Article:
Just on the other side of the Hudson River, Stevens Institute of Technology in Hoboken, New Jersey recently announced the formation of the Stevens Institute for Artificial Intelligence (SIAI). The creation of this new group is following the large tide of AI innovation that has swept all corners of the globe. The dean of the School of Engineering and Science, Jean Zu, stated, “Artificial Intelligence is transforming the world and industry as we know it, and the future of AI remains seemingly limitless.” The fundamental goal of SIAI is for Stevens' top experts to collaborate and synergistically produce solutions to real-world problems, from healthcare and biomedical applications to fintech, as well as the arts and music. Another goal is to serve as a platform for training students to be the next generation of AI thought leaders.
Stevens is not the only school in New Jersey to take initiatives in AI research and applications. Princeton University has led the forefront in AI innovative breakthroughs. The Ivy League has established a branch in their Computer Science department dedicated to teaching machine learning and its applications to AI. Olga Troyanskaya recently used the machine learning system to create a list of genes likely to be associated with Autism. What’s unique about this project is that the system was never given rules for how autism genes should look or act. Instead, it was given a map of genetic interactions in the brain and a list of genes that were already implicated to autism and other disorders. What comes out of the machine are freshly generated groups of genes, giving autism researchers a whole new set of genes to study.
Perhaps the largest progress in applying AI to real world applications, though, is in the Government system of New Jersey. Chief Technology Officer Dave Weinstein has been working with the executive branch to help modernize and secure critical systems. He believes that the next step in IT modernization, more specifically cybersecurity of public agencies, lies in the advancements of AI. Current old legacy platforms that most states are running on are exposed to risks of cyber-attacks. Weinstein argues that many new cybersecurity platforms are being built with artificial intelligence and machine learning in mind, and that it is critical to keep pace with that innovative trend.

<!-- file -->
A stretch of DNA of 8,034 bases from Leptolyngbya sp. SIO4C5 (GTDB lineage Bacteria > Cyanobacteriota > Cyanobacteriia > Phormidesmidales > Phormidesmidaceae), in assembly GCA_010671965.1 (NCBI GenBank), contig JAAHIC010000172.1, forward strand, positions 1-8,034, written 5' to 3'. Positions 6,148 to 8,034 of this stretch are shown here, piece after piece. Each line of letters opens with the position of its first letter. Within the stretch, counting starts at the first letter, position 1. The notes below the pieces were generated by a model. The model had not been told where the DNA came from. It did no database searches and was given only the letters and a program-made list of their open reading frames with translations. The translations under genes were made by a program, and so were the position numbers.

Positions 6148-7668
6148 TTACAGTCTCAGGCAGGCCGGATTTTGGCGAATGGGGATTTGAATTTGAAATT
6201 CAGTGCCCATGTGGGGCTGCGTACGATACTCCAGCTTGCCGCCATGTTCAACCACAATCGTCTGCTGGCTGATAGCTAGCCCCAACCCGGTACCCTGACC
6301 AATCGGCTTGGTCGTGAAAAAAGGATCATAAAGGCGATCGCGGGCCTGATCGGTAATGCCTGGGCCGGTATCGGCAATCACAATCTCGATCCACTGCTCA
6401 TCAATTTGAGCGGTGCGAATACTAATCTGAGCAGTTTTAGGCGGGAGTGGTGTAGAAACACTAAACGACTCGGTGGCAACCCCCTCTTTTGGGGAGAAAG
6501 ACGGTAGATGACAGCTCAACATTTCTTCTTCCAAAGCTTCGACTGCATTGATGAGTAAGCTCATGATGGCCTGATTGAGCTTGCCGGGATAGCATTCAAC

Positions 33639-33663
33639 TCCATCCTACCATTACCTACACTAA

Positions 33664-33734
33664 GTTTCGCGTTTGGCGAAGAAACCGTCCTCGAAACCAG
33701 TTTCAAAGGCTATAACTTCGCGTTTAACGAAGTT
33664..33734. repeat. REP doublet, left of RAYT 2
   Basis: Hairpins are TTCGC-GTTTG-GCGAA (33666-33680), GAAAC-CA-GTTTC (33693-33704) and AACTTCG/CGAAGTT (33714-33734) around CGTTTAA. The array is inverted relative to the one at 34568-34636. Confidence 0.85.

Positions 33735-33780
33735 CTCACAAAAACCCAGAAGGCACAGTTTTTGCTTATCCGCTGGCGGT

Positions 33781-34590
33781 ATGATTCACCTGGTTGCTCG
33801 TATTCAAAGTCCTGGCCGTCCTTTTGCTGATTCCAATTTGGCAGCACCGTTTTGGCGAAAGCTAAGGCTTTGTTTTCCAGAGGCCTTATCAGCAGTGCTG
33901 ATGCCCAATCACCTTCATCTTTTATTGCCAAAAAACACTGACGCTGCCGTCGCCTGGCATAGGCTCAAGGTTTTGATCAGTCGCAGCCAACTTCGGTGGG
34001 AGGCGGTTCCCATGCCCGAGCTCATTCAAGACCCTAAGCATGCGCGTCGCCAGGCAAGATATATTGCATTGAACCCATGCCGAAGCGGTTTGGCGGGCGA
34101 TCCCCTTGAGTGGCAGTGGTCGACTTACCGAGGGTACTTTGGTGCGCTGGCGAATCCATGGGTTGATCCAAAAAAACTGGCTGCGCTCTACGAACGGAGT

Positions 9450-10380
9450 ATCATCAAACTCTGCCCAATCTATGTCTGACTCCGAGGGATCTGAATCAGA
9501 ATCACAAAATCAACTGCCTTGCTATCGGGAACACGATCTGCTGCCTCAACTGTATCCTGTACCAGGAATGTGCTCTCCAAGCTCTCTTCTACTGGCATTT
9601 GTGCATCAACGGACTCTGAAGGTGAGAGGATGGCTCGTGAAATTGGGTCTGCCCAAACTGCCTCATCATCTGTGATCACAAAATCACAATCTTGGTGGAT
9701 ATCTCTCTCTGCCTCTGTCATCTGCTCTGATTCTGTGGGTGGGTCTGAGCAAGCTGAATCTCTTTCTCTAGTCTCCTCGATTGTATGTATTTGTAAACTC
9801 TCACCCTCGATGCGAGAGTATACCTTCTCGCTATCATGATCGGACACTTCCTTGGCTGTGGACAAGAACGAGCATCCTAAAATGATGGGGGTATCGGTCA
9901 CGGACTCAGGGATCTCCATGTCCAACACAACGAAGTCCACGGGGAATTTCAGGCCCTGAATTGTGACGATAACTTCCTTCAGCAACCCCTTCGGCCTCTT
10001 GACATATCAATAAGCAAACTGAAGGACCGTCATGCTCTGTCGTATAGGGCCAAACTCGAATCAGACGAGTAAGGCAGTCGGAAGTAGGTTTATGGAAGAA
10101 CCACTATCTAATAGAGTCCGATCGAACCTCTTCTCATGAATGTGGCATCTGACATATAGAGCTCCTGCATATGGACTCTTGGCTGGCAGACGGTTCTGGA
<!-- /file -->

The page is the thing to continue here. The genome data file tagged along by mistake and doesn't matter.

What the New Jersey government is now proposing is to create a new C level position – a Chief Artificial Intelligence Officer. Weinstein believes that from a strategic perspective, a chief AI officer could lead the way in modernizing New Jersey’s IT systems and identify the tasks that currently or in the near future can be automated. Weinstein further stressed that this move is not an effort to layoff existing jobs; rather, this opportunity generates new job positions focused on the onboarding of AI features that never existed before. The current state of New Jersey’s security operation never had enough staff to fully support the process, and New Jersey hopes to provide continuous threat monitoring through automation.
New Jersey may now be at the frontline of implementing Artificial Intelligence in the public sector; it could be the first state to ever hire a Chief Artificial Intelligence Officer. Meanwhile, New Jersey’s colleges are serving as a breeding ground for the newest AI innovation. However, this is not uncommon, as we are seeing AI advancements and breakthroughs all around the world.
Written by Yves Chen, Edited by Rachel Weissman & Alexander Fleiss
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